Today on Blogcritics
Home » Culture and Society » Arts » Theater » Theatre Review (LA): Insanity by deTurk and Mellon at the NoHo Arts Center

Theatre Review (LA): Insanity by deTurk and Mellon at the NoHo Arts Center

Please Share...Tweet about this on Twitter0Share on Facebook0Share on Google+0Share on LinkedIn0Pin on Pinterest0Share on TumblrShare on StumbleUpon0Share on Reddit0Email this to someone

The NoHo Arts Center has a new musical from the writers of Dorian and The Ghost and Mrs. Muir, Scott deTurk (music and lyrics) and James Mellon (book and additional lyrics). Insanity is presented by a company made up of very talented writers, actors, and directors; most of the material this group produces is initiated from within the company and usually represents a work in progress. Such is the case with the new musical.

The plot involves a film director, Zarek Saxton (Kevin Bailey), who sets out to make a picture that will change the world but instead ends up making a slasher film. He shuts down the picture and takes a strong drug that leaves him wandering the streets naked. The studio liaison, Ramsey Hawking (Bob Morrisey), seizes the chance to use an insanity clause in the contract to put Saxton in an institution, hoping he will be declared insane and thus freeing the studio of any obligations.

What follows is fairly standard fare, the sort of thing that has been better done in The Madwoman of Chaillot and One Flew Over The Cuckoo’s Nest. The moral is that normal may be insane and vice versa. But in this case the musical is also an attempt to satirize Hollywood and its mores.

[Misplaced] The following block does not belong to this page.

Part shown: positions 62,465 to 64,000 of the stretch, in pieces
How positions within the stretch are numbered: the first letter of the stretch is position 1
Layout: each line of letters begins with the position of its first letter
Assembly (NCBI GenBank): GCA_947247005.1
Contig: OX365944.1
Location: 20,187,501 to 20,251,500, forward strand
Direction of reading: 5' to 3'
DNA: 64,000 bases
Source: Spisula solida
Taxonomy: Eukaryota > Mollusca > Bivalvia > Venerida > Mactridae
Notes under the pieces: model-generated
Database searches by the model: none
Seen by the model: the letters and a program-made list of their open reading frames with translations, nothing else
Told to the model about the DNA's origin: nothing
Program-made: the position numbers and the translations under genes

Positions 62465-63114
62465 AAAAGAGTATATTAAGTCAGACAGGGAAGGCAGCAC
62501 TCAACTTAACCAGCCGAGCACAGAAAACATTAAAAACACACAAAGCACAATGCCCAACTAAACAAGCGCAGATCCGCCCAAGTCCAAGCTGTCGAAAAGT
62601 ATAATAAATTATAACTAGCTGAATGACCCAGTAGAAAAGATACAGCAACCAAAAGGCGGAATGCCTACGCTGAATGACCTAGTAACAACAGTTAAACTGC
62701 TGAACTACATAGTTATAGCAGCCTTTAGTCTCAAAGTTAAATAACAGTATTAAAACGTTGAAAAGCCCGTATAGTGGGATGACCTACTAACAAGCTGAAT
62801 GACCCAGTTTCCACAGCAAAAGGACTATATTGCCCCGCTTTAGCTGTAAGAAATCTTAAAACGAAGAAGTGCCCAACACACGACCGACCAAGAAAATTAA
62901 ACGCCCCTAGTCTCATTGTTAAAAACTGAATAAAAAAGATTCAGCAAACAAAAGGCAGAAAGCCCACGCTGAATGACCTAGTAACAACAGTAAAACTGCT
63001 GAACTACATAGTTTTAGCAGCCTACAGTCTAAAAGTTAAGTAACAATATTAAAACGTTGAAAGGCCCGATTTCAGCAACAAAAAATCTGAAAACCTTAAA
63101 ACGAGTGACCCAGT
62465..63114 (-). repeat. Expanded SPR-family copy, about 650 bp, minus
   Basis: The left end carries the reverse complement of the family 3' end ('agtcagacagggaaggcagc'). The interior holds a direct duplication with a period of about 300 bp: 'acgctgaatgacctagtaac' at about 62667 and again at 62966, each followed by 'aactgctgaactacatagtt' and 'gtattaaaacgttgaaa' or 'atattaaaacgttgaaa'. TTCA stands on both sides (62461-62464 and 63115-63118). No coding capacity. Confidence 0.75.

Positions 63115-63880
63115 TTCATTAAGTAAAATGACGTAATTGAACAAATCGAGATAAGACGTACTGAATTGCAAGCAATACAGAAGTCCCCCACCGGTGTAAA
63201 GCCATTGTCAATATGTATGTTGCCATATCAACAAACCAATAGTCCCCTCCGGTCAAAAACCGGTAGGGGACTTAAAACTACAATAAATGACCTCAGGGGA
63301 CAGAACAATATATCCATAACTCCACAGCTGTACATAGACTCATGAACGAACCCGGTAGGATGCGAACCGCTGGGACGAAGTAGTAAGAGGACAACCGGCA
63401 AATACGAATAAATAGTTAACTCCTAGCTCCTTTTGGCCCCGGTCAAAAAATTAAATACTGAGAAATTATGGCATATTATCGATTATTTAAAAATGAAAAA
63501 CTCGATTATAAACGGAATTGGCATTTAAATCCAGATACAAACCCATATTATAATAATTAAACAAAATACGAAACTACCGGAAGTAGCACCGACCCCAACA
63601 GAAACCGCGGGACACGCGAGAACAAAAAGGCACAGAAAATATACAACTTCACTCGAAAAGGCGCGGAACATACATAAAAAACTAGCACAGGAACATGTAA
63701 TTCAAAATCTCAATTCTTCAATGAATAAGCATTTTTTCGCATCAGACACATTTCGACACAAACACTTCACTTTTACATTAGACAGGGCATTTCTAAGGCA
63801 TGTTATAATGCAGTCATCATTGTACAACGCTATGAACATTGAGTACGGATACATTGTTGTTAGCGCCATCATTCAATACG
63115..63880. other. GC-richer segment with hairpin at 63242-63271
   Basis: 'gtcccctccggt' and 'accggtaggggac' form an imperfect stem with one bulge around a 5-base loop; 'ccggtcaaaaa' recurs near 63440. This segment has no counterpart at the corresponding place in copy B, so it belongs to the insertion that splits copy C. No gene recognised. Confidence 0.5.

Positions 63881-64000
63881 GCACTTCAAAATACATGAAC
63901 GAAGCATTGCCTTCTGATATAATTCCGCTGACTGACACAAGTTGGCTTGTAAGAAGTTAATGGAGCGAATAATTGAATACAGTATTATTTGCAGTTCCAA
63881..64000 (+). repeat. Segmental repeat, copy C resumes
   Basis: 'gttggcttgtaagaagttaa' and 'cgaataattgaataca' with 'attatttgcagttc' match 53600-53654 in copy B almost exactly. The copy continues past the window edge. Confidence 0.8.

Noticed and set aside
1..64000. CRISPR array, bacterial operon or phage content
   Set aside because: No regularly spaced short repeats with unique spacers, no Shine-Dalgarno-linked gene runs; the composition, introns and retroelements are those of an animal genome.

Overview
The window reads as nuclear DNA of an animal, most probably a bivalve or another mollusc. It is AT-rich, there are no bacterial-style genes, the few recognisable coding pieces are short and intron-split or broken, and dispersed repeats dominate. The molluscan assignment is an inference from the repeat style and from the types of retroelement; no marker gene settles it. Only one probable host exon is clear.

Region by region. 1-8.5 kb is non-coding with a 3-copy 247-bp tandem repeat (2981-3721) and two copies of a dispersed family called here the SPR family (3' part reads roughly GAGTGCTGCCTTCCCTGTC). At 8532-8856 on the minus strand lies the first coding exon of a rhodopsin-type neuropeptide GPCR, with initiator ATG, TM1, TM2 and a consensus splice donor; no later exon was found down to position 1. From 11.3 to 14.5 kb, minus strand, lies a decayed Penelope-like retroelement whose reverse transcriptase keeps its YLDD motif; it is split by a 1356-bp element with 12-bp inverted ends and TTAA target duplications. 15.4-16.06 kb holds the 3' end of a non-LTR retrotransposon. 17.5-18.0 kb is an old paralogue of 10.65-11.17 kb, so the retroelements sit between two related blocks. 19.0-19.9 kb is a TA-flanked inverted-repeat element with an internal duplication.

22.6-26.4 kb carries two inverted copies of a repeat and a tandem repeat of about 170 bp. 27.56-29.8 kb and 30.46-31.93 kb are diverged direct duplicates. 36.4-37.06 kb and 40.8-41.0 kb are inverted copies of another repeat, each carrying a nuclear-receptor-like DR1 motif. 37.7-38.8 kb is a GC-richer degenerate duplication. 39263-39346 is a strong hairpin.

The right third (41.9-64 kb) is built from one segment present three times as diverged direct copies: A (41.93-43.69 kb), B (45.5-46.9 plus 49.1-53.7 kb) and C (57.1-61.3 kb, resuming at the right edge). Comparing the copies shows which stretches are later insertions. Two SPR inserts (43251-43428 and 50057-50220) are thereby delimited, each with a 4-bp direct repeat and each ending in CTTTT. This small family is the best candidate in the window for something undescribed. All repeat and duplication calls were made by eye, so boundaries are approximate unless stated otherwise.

The cast is a mixed bag, with outstanding performances by Bob Morrisey, Kevin Bailey, and Dana Miller as the psychiatrist in charge of the case. The problem is that there are some elements of the script, like Saxton’s drug-induced frenzy, that leave Mr. Bailey, a really fine performer, having to start at such a high level he has nowhere to go.

Bob Morrisey is given a really lame number called “The Greater Good” where he tries to convince the nurse that labeling Saxton insane is the best outcome for all concerned, but he has to do so doing a silly soft-shoe routine. The music is serviceable, sometimes rising to very good, but the lyrics are of the “bad”-“sad” variety, which isn’t the most expressive way to sell a lyric.

My biggest problem with the show is its message that people would be better off without drugs even if they are bipolar. Many manics believe they are more creative when they let their emotions flow freely. Unfortunately this would be true in only the mildest of cases, and does a disservice to medical professionals and patients involved in drug management of a very serious problem.

Insanity plays at the NoHo Arts Center until Aug 9.

About Robert Machray